Nathan, Andrews, and Jia (aka Team Kong) embark on a perilous journey to take Kong to Hollow Earth. At the same time, Madison and her Kiwi friend, Josh Valentine (Julian Dennison), team up with the slightly eccentric Bernie (aka Team Godzilla) to determine what’s making Godzilla go gaga. Both groups eventually find themselves smack center in the middle of Apex Industries’ outlandish plan to attempt to solve the world’s ‘Titan problem.’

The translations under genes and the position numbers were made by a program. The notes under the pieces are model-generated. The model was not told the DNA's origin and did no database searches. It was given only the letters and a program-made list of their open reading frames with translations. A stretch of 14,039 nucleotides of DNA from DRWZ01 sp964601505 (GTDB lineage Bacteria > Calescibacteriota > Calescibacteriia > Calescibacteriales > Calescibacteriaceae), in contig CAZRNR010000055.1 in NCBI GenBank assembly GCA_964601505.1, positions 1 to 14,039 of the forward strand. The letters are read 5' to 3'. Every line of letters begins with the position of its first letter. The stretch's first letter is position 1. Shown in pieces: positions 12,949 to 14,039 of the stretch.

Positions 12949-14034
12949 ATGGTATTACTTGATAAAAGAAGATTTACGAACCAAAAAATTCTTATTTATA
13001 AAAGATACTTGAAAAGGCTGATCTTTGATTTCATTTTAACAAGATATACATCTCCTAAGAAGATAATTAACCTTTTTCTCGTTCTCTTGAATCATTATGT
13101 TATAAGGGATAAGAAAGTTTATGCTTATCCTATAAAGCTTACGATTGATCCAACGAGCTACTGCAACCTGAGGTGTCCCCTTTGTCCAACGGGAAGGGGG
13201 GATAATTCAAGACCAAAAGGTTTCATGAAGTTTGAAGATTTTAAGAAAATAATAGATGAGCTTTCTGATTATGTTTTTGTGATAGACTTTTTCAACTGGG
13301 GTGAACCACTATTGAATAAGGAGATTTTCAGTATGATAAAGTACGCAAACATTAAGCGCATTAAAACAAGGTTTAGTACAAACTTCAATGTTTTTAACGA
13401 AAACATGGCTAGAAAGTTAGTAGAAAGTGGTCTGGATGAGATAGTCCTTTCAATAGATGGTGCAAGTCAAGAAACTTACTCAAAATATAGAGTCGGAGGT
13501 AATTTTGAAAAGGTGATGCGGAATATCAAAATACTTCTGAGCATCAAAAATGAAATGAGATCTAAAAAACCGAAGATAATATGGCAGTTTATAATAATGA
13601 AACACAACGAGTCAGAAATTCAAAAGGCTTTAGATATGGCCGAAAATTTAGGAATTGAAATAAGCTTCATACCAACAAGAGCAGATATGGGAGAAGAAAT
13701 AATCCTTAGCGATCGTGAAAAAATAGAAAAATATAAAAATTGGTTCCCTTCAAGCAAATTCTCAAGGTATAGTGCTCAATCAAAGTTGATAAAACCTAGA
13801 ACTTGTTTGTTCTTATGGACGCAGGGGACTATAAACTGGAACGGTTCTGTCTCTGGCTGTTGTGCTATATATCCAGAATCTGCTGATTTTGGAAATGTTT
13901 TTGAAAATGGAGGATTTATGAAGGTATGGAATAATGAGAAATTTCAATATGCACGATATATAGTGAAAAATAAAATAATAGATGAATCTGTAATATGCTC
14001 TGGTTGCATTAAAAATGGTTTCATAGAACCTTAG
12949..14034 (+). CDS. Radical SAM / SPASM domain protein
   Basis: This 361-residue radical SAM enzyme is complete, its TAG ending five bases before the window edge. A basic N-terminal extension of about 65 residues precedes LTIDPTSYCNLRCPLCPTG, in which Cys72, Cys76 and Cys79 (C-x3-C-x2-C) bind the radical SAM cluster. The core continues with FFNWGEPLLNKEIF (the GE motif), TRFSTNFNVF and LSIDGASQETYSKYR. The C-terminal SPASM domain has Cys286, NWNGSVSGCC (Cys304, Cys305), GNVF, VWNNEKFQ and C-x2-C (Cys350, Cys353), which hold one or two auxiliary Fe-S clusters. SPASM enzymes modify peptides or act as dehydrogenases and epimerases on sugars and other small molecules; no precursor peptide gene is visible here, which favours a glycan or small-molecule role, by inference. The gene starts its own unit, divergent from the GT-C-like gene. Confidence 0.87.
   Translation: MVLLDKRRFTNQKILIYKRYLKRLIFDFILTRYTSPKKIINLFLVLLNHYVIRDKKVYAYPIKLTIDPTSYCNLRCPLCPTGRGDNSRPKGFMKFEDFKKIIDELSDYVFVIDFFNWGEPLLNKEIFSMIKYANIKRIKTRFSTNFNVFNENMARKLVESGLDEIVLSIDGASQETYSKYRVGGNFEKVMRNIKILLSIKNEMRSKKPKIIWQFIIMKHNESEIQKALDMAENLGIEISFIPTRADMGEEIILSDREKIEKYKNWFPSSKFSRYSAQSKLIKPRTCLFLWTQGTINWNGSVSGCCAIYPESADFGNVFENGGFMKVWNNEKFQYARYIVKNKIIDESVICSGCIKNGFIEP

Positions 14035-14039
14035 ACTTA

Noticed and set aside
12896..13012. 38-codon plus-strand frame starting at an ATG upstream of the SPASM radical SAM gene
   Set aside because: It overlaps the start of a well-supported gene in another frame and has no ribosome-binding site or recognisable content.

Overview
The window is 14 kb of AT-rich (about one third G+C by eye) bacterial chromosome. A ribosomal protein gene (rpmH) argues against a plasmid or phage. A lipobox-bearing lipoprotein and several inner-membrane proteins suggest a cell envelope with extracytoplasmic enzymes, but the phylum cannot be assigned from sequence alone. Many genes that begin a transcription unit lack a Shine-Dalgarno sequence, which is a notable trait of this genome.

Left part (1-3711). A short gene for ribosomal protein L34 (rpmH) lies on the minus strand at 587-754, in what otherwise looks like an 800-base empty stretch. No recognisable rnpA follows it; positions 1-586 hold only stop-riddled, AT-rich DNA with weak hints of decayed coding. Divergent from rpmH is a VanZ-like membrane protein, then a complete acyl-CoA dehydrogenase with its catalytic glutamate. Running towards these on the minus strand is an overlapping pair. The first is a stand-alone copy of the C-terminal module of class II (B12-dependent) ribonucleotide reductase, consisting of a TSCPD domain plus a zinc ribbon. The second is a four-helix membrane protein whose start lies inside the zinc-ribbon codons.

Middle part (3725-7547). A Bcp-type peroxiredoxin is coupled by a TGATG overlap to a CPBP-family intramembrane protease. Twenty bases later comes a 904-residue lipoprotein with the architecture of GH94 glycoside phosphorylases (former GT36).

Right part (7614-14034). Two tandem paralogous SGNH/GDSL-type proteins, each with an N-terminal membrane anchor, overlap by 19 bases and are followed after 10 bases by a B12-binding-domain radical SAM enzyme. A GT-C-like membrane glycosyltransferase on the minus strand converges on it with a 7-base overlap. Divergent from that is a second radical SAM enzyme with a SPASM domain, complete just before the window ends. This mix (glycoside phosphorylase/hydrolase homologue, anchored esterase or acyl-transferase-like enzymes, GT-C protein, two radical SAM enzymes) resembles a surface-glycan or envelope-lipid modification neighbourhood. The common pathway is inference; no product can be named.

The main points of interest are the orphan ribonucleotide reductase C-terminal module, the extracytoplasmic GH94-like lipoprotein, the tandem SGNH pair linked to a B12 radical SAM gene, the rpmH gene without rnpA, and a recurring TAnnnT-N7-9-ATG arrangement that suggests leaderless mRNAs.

Directed by Adam Wingard, The Guest (2014), Godzilla vs. Kong really feels like a Saturday morning cartoon come to life. The film is brimming with action and bursts to life in an array of color and sound with Wingard bringing his usual vibrant energy and robust color palette to the franchise. From the signature throwdown between the beasts on an Aircraft Carrier to the bizarreness of the Hollow World, home of the Titans (where we see monsters such as Warbats, Nozukis, and Hellhawks in action), those who know their Toho giants are in for a treat; Wingard knows why people are buying a ticket and totally brings it with all of the film’s $200 million budget up on the screen. Additionally, there are many references to former films in the series (one of my favorite scenes features a Skullcrawler) and a few winks and nods to those old-school Kong/Godzilla flicks from yesteryear.